Constable: Why cemeteries get the last word on what's on your tombstone
Those Halloween novelty tombstones for Izzy Dead, Bea Fraid or Barry DaLive might make you smile, groan or even take offense. It's all a matter of taste.
For the living, tombstones can be deadly serious.
"Having this marker on my mother's grave was important to her, and it is very important to me," Jack Ruhl says in a telephone interview Wednesday about the ongoing debate he is having about the tombstone for the grave of his mother, Marguerite N. Ridgeway of Lisle, in Assumption Cemetery in Wheaton.
His request to have her gravestone note that she "supported priest rapist victims" was rejected by a Roman Catholic Diocese of Joliet attorney, who called that wording "explicit" and suggested a more dignified description along the lines of "supported victims of clergy sex abuse."
"I don't know how you dignify rapist," says Ruhl, a professor at Western Michigan University. "I am nowhere near ready to give up."
Archdiocese officials say they're willing to work to find an acceptable resolution.
"We're trying to find common ground where everyone can be at peace," said Edward Flavin, director of communications for the Joliet archdiocese.
Cemeteries, including this one, have people sign contracts granting the cemetery the last word on last words, but that debate continues.
"People think that when they buy the grave, they are buying that property. They're not," says Bob Biggins, a past president and spokesman for the National Funeral Directors Association, which boasts 20,000 members worldwide. "There's always going to be those circumstances where somebody is trying to make a point. To put it on a headstone, that's not the appropriate place to do it. There is a line about what is in poor taste."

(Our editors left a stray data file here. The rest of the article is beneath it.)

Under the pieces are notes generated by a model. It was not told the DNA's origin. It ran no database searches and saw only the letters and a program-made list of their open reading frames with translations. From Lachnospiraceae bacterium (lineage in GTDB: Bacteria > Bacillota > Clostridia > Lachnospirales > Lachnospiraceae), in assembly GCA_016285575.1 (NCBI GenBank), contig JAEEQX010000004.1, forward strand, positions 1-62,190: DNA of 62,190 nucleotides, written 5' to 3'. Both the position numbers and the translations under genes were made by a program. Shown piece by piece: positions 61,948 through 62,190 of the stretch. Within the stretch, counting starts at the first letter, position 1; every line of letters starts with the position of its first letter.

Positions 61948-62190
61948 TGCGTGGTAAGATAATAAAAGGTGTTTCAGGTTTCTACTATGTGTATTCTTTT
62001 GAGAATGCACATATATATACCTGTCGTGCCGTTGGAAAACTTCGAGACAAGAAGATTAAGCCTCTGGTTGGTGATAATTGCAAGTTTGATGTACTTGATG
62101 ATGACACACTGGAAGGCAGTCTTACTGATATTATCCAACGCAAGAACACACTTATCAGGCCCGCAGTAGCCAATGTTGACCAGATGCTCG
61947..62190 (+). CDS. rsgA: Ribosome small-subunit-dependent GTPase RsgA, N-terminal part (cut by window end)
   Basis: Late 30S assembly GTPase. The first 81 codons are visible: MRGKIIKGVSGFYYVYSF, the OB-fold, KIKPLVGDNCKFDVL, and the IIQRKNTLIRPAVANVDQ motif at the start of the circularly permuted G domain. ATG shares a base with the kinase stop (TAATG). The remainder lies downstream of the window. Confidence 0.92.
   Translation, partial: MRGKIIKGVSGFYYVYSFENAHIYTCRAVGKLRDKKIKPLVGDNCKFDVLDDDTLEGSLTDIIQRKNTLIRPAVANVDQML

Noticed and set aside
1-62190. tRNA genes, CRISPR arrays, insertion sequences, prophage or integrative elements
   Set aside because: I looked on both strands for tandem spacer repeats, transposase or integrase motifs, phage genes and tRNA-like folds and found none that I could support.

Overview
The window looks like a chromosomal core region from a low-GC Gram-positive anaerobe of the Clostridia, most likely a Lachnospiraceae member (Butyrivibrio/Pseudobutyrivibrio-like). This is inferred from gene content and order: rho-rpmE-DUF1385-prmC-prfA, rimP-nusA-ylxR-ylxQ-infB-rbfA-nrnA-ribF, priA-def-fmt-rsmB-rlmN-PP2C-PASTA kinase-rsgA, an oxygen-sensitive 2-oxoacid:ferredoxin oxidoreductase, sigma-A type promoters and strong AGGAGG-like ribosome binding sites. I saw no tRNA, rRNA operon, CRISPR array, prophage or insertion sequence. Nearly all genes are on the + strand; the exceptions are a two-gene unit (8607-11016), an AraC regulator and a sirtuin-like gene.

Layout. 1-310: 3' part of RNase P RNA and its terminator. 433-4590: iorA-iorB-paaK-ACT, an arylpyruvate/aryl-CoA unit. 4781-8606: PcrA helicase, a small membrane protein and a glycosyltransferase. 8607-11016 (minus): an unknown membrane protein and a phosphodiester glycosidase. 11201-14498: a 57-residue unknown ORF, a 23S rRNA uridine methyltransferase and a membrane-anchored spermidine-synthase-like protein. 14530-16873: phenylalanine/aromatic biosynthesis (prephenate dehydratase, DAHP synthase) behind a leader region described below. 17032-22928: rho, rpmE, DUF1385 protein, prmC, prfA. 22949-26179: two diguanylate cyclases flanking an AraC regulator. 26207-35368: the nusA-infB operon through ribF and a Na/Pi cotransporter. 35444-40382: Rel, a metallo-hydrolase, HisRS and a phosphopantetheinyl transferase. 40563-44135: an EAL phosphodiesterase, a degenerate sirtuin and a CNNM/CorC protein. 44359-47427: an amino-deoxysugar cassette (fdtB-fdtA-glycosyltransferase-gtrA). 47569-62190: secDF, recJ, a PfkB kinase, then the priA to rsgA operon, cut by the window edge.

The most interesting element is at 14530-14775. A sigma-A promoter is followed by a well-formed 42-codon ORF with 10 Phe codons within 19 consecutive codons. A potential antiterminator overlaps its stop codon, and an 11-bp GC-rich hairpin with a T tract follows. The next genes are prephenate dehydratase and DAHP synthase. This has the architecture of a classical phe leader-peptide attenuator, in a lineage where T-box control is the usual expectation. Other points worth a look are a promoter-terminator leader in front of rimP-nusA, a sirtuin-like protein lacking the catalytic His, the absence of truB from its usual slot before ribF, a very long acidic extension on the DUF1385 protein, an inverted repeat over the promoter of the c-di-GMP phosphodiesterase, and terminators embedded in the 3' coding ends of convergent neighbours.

From NFL sidelines to Twitter, Americans are letting their opinions be known and arguing about the right way to do that. Obituaries and gravestones are the latest forum for that.
"It used to be, 'Mary was born, worked at Sears & Roebuck and then she died,'" Biggins says, noting that funeral directors and newspapers want more out of death notices these days. "We encourage them to put in anecdotes."
Curse words and accusations generally are not allowed, but nothing is simple. A New Jersey newspaper recently ran dueling obituaries of a man who was survived "by his loving wife" in the first version and by "his longtime girlfriend" in the second obit.
Writing an obituary for the newspaper is different from setting up a permanent monument next to other people buried in a cemetery. Some cemeteries are as strict as condo boards. If your grandfather is buried under a white marble tombstone with Dublin Celtic lettering, you need to use the same on your grave marker. Religious cemeteries tend to emphasize the religion more than the person's life. At Mount Carmel Cemetery in West suburban Hillside, the tombstone of Chicago's most infamous gangster reads simply, "Alphonse Capone 1899 -- 1947 My Jesus Mercy."
A local request to have a gang symbol included on a tombstone was rejected. But another cemetery bent its rules to let a grieving couple leave toys on a baby's grave.
"It's a new day and we're up to the challenge, but do it in good taste," Biggins says. "It is a challenge."
Some celebrities have used their tombstones as part of their acts. At Los Angeles' Westwood Village Memorial Park Cemetery, comedian Rodney Dangerfield's gravestone warns, "There goes the neighborhood." Television host Merv Griffin's stone says, "I will not be right back after this message." Mel Blanc, voice of countless cartoon characters, used his Porky Pig signoff: "That's all, folks."
More and more people are including political statements or other causes in their dying wishes. "One of the things we've seen happen is this horrible opioid problem," Biggins says, noting that people want to let the public know that a loved one died of a drug overdose to spread awareness and let others in that situation know they are not alone.
Next week's 2017 NFDA International Convention & Expo in Boston includes seminars "on how we deal with these things," Biggins says.
"In this crazy world we live in, there's lots of stuff going on," Biggins says. "As caregivers, we're trained and poised to meet those challenges."